Turkey: New Court Decisions and Developments in Law Regarding Scope and Limits of Presidential Decrees

Source: US Global Legal Monitor

In June 2021, three decisions of Turkey’s Constitutional Court striking down certain provisions of presidential decrees on constitutional grounds were published in the Official Gazette. In addition, a Council of State (High Administrative Court of Turkey) decision dismissing a constitutional claim against a presidential decree was made public on June 29, 2021. The decisions are significant because the scope and limits of presidential decrees is a developing area of the law closely followed by scholarship.

Overview of Presidential Decrees and Their Scope and Limits

The 2017 amendments to the Constitution of Turkey that were adopted by a popular referendum granted the president of the republic the power to issue “presidential decrees.” The presidential decree is unprecedented in Turkish republican constitutional history (apart from the limited authority that the president had in organizing his or her own secretariat by decree before the amendments) in that it is a type of legislation that is issued by the executive without needing a prior delegation of power from the legislature or the legislature’s subsequent approval, and it need not be limited to the application of a legislative act as ordinary regulations issued by executive organs must be. Thus, the power to issue presidential decrees is a direct regulatory authority granted to the executive that had previously been reserved only for the legislature.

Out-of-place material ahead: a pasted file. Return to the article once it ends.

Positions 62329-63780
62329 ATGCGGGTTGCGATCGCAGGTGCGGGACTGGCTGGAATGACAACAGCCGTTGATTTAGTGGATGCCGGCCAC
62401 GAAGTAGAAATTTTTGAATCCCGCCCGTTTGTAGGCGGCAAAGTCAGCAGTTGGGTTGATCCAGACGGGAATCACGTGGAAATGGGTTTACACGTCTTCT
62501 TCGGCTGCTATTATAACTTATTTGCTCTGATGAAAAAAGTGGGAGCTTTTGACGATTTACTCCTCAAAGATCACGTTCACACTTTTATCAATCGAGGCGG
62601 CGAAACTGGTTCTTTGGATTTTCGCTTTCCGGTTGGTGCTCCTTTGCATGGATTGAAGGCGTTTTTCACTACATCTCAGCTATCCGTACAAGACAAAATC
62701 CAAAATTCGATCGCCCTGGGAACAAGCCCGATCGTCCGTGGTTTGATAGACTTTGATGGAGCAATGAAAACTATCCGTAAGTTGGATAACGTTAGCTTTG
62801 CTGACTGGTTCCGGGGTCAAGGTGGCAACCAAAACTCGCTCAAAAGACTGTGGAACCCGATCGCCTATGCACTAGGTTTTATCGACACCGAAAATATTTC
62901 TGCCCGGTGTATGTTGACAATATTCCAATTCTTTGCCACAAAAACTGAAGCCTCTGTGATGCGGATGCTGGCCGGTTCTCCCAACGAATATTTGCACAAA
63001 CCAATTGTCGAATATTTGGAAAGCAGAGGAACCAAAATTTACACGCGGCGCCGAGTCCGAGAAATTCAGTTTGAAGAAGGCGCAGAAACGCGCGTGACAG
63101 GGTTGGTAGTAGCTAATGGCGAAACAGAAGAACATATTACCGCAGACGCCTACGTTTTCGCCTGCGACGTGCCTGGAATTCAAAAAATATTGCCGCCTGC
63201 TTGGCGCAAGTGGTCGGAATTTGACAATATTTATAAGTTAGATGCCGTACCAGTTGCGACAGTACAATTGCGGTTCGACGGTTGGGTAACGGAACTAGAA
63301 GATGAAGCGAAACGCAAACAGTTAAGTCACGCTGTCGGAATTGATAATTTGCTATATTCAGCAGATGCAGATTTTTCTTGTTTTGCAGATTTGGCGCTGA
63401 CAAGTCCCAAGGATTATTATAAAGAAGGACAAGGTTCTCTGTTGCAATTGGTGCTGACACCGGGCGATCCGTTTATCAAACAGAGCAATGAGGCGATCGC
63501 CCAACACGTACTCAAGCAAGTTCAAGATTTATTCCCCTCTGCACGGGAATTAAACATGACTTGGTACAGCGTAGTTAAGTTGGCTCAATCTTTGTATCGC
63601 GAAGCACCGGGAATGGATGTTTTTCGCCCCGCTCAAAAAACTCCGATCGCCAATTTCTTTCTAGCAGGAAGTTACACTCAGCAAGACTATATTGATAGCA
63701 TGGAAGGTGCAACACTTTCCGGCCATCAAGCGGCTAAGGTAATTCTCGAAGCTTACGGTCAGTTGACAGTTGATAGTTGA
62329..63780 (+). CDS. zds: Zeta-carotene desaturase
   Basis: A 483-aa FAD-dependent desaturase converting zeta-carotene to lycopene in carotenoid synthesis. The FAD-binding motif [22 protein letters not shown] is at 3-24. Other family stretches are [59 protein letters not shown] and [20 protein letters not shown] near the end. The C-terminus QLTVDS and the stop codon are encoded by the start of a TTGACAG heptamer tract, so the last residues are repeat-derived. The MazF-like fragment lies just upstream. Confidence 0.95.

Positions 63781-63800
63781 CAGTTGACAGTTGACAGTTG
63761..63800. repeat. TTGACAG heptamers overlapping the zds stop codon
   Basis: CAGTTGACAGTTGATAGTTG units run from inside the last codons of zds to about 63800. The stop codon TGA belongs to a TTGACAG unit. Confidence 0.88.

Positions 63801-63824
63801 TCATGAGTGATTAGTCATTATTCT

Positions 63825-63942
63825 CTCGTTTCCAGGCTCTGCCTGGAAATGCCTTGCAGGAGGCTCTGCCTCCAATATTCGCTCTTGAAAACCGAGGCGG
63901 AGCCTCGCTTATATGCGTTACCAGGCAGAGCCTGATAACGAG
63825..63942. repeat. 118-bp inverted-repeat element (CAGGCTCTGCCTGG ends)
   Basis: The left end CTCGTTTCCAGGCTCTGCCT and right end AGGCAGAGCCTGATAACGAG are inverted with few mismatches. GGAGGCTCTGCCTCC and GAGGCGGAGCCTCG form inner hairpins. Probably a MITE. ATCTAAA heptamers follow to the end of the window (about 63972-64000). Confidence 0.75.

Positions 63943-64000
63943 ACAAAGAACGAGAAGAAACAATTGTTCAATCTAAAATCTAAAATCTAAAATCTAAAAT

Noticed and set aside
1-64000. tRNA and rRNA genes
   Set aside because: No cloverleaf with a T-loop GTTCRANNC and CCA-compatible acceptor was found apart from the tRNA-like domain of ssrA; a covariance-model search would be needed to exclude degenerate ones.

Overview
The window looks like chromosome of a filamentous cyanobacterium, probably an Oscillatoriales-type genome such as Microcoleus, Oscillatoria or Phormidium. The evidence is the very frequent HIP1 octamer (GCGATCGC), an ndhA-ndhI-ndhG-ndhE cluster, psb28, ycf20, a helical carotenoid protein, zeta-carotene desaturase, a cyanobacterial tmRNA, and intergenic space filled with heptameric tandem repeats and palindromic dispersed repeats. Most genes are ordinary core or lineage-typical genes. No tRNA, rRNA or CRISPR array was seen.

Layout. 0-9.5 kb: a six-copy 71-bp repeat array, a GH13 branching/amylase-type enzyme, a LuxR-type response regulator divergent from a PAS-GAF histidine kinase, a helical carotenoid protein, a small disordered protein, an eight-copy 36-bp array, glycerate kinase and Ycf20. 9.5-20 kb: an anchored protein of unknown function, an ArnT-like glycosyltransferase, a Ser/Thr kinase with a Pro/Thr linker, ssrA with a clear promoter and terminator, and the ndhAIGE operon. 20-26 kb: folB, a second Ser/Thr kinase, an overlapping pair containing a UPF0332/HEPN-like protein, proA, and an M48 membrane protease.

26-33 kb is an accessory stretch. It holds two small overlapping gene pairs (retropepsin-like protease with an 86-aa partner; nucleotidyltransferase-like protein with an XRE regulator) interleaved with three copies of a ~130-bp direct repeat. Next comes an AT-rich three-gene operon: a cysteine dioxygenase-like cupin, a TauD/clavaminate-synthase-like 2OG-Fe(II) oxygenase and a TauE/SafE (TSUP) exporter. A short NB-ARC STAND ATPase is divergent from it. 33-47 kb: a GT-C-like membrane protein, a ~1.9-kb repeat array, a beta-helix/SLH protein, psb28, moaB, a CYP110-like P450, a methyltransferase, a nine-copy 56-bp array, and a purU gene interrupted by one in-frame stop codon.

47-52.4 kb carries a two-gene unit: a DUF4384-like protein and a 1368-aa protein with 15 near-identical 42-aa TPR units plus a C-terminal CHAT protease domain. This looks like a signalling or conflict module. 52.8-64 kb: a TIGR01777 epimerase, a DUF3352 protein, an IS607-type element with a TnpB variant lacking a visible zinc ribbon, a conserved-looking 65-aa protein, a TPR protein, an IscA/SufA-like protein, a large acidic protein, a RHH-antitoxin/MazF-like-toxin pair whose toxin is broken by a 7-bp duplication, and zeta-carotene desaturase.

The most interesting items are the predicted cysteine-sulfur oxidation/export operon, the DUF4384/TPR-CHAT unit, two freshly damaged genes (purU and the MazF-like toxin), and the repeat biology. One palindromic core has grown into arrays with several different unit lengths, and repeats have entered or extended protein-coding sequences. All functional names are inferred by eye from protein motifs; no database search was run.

The Constitution provides the scope and limits of this new power. According to the first clause of article 104/17, the president may issue presidential decrees in subject matters that are “related to the executive power.” Presidential decrees that are not related solely to the executive power but infringe on legislative or judicial power are unconstitutional. For subject matters that are not explicitly allotted to the legislature or the judiciary, this formulation requires a case-by-case determination by the Constitutional Court when a presidential decree is challenged on the grounds that it is not related to executive power but to the powers granted to the other branches of the government.